Macarons are sweet, chewy almond meringue cookies, sandwiched together with a filling. They’re one of my favourite cookies ever, and the flavour and colour combinations you can bring to them are endless.
Today we are sticking to a basic macaron recipe. Once you’ve got this down you can adapt them to make all the combinations you like!
A classic macaron biscuit has a glossy top that cracks when you bite into it. The interior is soft and chewy. The filling in the middle is what gives each macaron a unique flavour. You can fill them with jam, buttercream, curd, chocolate ganache…
I love using my berry chia seed jam as filling!
Making a macaron is not hard but there are a few crucial steps to follow. The first is measuring your ingredients correctly. For this recipe I really suggest using the gram amount that I have written to make sure it’s all the same.
I have used, for example, 3 egg whites but as eggs differ in sizes so much I have used 85 grams of egg whites. *Usually* a medium egg has 30g of egg white, which means it would be 90g total for three eggs. I have used 85g incase your eggs are on the smaller side and it saves you from having to crack open a fourth egg.
Ageing egg whites is something that is often advised when making meringue as older egg whites whip up quicker than fresh. Sometimes it can be hard to know at what stage your egg whites are so I add cream of tartar which will help give them the volume you need even if your eggs are fresher.
In a stainless steel bowl, they’re whipped with the cream of tartar until just holding a soft peak, then some white sugar is added a tablespoon at a time until the egg white has firm, glossy peaks and sugar grains can no longer be felt when a little egg white mixture is rubbed between your fingers. Stop beating once it gets to this stage, don’t over beat the egg whites.
Ground almonds are a key ingredient in macarons. You can use blanched or un-blanched almonds, but un-blanched will make a more rustic macaron with the little brown specks of almond skin.
The almonds, though already ground, are put in a food processor again along with icing sugar (powdered sugar) and blitzed until smooth. It’s then sieved and blitzed again if there are any lumps. Getting a very smooth and fine almond/sugar powder will mean your macarons won’t look as grainy. Later the almond/sugar is added to the whipped egg whites and it will be sieved again while it is being added. It’s then folded together, gently but well so that there are no clumps of dry almonds.
It is at this stage that colours can be added. I have tried colouring some of mine with natural colours like beetroot juice by grating the beet and squeezing out a few drops of red.
It did work but it also made the macaron spread out a little with that extra liquid being added, which made it quite thin. To colour it without changing the texture a gel colour is helpful but I choose to leave most of mine uncoloured to avoid unnatural food colourings.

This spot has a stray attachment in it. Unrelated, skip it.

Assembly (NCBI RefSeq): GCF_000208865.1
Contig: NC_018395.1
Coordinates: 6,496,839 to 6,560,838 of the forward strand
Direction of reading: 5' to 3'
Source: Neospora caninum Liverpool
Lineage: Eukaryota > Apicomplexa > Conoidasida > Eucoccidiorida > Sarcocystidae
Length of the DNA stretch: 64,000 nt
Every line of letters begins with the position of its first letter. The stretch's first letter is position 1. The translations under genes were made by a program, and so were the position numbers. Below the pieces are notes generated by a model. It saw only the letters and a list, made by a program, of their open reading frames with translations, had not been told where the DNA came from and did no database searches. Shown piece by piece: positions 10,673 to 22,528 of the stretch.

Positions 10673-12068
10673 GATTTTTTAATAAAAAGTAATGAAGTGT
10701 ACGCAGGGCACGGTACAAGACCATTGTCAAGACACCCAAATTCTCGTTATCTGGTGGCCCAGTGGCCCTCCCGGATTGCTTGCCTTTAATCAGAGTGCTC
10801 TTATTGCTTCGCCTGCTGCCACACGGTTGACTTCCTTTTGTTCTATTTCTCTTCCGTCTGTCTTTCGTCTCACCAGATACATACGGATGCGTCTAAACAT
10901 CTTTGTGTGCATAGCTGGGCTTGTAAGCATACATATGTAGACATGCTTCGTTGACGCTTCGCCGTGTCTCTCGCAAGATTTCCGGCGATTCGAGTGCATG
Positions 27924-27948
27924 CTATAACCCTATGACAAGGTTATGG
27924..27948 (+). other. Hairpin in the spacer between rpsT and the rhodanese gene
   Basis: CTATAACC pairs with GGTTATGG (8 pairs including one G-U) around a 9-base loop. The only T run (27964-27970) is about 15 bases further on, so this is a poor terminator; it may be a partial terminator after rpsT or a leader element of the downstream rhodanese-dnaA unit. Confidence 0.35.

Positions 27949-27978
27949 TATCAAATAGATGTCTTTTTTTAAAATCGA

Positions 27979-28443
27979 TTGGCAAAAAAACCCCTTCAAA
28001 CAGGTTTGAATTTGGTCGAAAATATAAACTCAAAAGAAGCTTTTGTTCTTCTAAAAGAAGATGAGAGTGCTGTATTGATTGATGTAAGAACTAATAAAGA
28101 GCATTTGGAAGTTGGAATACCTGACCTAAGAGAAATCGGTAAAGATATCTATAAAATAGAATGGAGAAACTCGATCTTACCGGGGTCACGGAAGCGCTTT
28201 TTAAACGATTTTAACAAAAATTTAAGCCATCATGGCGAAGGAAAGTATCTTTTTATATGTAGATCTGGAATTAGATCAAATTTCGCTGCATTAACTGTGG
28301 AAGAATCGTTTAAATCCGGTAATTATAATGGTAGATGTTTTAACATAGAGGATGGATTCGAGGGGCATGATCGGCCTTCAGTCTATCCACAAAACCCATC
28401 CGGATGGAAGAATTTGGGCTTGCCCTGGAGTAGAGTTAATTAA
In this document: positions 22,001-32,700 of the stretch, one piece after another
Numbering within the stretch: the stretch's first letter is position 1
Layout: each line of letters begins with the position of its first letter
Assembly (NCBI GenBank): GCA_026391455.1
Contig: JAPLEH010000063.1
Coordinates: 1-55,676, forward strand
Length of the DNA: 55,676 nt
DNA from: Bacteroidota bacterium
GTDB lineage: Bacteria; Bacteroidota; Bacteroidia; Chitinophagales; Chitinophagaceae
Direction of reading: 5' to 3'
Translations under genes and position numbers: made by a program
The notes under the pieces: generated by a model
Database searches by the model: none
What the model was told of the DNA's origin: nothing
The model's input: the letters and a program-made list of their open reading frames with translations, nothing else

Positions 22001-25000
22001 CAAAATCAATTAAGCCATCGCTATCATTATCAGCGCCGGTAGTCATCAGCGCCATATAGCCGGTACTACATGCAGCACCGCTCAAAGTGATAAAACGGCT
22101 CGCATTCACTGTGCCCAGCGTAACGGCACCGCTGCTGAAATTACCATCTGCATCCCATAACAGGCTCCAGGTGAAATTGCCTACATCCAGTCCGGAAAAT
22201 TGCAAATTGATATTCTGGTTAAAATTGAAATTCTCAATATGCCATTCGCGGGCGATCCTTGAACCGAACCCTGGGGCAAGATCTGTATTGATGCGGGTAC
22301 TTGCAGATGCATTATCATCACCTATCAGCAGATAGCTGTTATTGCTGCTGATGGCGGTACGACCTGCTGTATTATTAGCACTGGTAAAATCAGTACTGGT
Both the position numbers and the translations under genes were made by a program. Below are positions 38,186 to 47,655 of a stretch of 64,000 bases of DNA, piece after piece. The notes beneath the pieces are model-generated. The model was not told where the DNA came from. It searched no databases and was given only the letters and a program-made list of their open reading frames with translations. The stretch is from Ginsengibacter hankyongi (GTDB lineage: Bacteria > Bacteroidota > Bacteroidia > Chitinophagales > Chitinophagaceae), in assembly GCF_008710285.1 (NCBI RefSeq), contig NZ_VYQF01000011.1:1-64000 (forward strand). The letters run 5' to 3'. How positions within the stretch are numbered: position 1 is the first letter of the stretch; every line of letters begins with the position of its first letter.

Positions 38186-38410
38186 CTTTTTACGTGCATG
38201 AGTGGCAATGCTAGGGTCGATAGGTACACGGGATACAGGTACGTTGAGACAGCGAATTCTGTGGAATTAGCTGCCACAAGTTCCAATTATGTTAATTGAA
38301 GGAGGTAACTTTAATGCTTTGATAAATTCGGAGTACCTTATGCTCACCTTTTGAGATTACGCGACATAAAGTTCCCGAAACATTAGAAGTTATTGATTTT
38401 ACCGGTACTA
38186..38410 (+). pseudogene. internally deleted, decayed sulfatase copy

The macarons are piped onto baking paper or a silicone sheet on abaking tray, circles of about 2.5cm. Free hand them or draw an outline on the underside of the baking paper. Then the baking tray is whacked a few times on the bench to remove any large air holes in the batter. This batch makes enough to fill two baking trays.
To get that crispy macaron shell, it is crucial you let the macaron sit out and form a little bit of a skin. Initially if you touched just piped macarons, they’d stick to your finger. Leave them to sit for about an hour (longer if it’s a humid day) until they no longer stick to your finger when touched. I like to pipe a little extra macaron to do this stickiness test on.
Once the stickiness has gone, they can be baked. You’ll use a very low oven temperature so the egg white doesn’t brown. The macarons will rise, their tops will harden and they should for ‘feet’ which are the ruffled edges of the macaron.
Keep an eye on them while they are baking. If they are browning too fast or the ‘feet’ are spreading out too much then your oven may be too hot and you should turn it down a little more.
Leave the cooked macarons to cool before carefully peeling them off the baking sheet.
Basic French Macarons
Chewy almond meringue cookies sandwiched together with a filling.
- 90 grams ground almonds
- 200 grams icing sugar
- 85 grams egg whites About 3 medium sized eggs
- 1/4 tsp cream of tartar
- 1/8 tsp salt
- 50 grams white sugar
In a food processor, combine the ground almonds and icing sugar and blitz until smooth.
Sieve into a bowl. If there are a lot of large ground almond bits remaining blitz and sieve again.
Whip the egg whites and cream of tartar until soft peaks form. Add in the salt and white sugar, a tablespoon at a time and keep whipping until stiff peaks form and you can’t feel grains of sugar when you rub a little between your finger.
Sieve the almond mixture into the egg whites and gently fold the almond mixture into the egg whites until it creates a sticky and well-incorporated batter. Spoon into a piping bag.
On baking paper or a silicone baking sheet, pipe little circles of about 2.5cm.
Once piped, bang the tray on the bench a few times to remove any air bubbles.
Leave the macarons to sit out for about an hour until they are no longer sticky when touched.
Bake at 150 degrees Celsius for 15-17 minutes. At the halfway mark, turn the baking tray around in the oven for a more consistent bake.
Leave the macarons to cool before peeling off the baking paper.
Sandwich together with your favourite filling (e.g. buttercream, jam, curd, ganache..)
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